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Monday, October 28, 2013

C# Design Strategies

This production is In Process which means we are actively recording new episodes. There are 10-12 episodes planned, currently, but there might be more. In this advanced series, Jon Skeet (of Stack Overflow fame) dives into various strategies and patterns you might want to consider when building your application. Topics covered include core Gang of Four design patterns such as the Singleton, Strategy, State and others as well as good habits such as using interfaces, Dependency Injection and Inversion of Control.
Rob and Jon have a habit of going off on small tangents – and we have a habit of recording what Jon goes off on. In addition to the core episodes, we’ll also be releasing outtakes – such as Jon writing his own IoC container from scratch!
This is an advanced series and understanding of C# and how it works is a very good idea.




Table of content

1 – Singletons
We start the series off with a bang – tackling a design pattern that plagues most developers – no matter the language. The Singleton is reviled by many – mostly because it’s nearly impossible to do it correctly. In this episode Jon takes it on and shows you not one, not two – but SIX different ways to do a Singleton. And talks about various pitfalls along the way.

2 – Interfaces
Using interfaces is accepted by many as something “you should just do”. But why? What do interfaces do for you? How are they better then just using basic object construction? In this episode Jon uses Noda Time (his OSS project) and shows you how the use of interfaces has helped him surmount the perils of System.DateTime in .NET.

3 – Dependency Injection
Using interfaces is a great way to loosen up your code’s various dependencies – but how do you go about putting together an application that effectively uses that interfaces? One pattern than many developers like is Dependency Injection, and Jon explains how this patterns works in a real-world project: Noda Time. You get to see how this pattern is used in the wild to make code more flexible and maintainable.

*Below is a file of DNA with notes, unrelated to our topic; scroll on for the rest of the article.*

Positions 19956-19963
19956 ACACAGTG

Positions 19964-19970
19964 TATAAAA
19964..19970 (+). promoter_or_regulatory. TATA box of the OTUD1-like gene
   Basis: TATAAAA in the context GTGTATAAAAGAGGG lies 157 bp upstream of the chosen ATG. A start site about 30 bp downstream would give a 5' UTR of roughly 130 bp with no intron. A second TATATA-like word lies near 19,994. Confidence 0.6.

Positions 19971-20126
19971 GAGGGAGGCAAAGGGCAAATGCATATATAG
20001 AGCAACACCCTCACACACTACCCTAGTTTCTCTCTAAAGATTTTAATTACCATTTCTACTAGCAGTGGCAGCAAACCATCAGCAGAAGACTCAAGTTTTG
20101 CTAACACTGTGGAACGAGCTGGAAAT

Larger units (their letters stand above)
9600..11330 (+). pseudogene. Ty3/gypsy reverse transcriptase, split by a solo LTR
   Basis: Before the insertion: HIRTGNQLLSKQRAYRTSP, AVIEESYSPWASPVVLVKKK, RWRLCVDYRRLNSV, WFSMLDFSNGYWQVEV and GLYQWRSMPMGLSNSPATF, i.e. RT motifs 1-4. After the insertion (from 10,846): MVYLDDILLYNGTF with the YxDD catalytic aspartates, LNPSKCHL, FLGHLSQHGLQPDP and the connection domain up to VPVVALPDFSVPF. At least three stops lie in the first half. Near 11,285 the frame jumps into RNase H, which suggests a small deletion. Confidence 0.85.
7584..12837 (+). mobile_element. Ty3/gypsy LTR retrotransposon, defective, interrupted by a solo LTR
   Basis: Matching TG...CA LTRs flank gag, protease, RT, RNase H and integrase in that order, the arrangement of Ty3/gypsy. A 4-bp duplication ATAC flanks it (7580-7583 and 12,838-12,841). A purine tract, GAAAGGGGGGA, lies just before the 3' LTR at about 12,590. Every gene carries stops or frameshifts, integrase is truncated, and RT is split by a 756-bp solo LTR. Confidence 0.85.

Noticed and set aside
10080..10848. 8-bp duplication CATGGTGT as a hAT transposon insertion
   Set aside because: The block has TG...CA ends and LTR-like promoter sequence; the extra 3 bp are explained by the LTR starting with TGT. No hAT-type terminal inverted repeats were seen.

4 – Inversion of Control
Our code is getting looser and our hard-coded dependencies are making future maintenance less-frightening – but we are now faced with a new problem: getting a new object is becoming a bit of a pain as we need to pass in all the dependencies! This can be a nightmare – and it’s a good thing we have Inversion of Control containers to help us out. In this episode Jon refactors his code to make use of a home-spun IoC container, and shows concisely how he’s helping his future self maintain his large Noda Time project.

5 – Outtake: Skeet Builds an IoC Container
During the recording of Episode 4 (Inversion of Control) we asked Jon to “lead people along and show them the need” for using Inversion of Control with Dependency Injection. We expected a rough, hard-coded factory-style of thing, but no, Jon built a small, functional IoC container from scratch. We decided to include it here because it’s fascinating to watch and… he’s Skeet!

6 – Type Meaning And Single Responsibility
Designing a Conceptual Model is not easy, and quite often we can engineer ourselves into a very tricky spot with types that do multiple things for multiple reasons. In this episode, Jon takes apart System.DateTime – the poster child for “doing too much” (even the name has two concepts) in an effort to drive home the need for Single Responsibility and Type Clarity.

7 – Open, Closed and Substitution
Working our way through SOLID principles, Jon tackles the Open/Closed principle and Liskov’s Substitution. Along the way we discuss how to facilitate change and extension in an API’s inheritance scheme.

8 – Factory Pattern
In this episode Jon talks about various ways to create an object instance, ans shows you how you can solve the confusion that can occur when you have too many constructor overloads – using the Factory Pattern.

9 – Builder Pattern
In this episode Jon explores what happens when constructors and factories start getting a bit too complex and you need to formalize options for creating an instance of your exciting business object.

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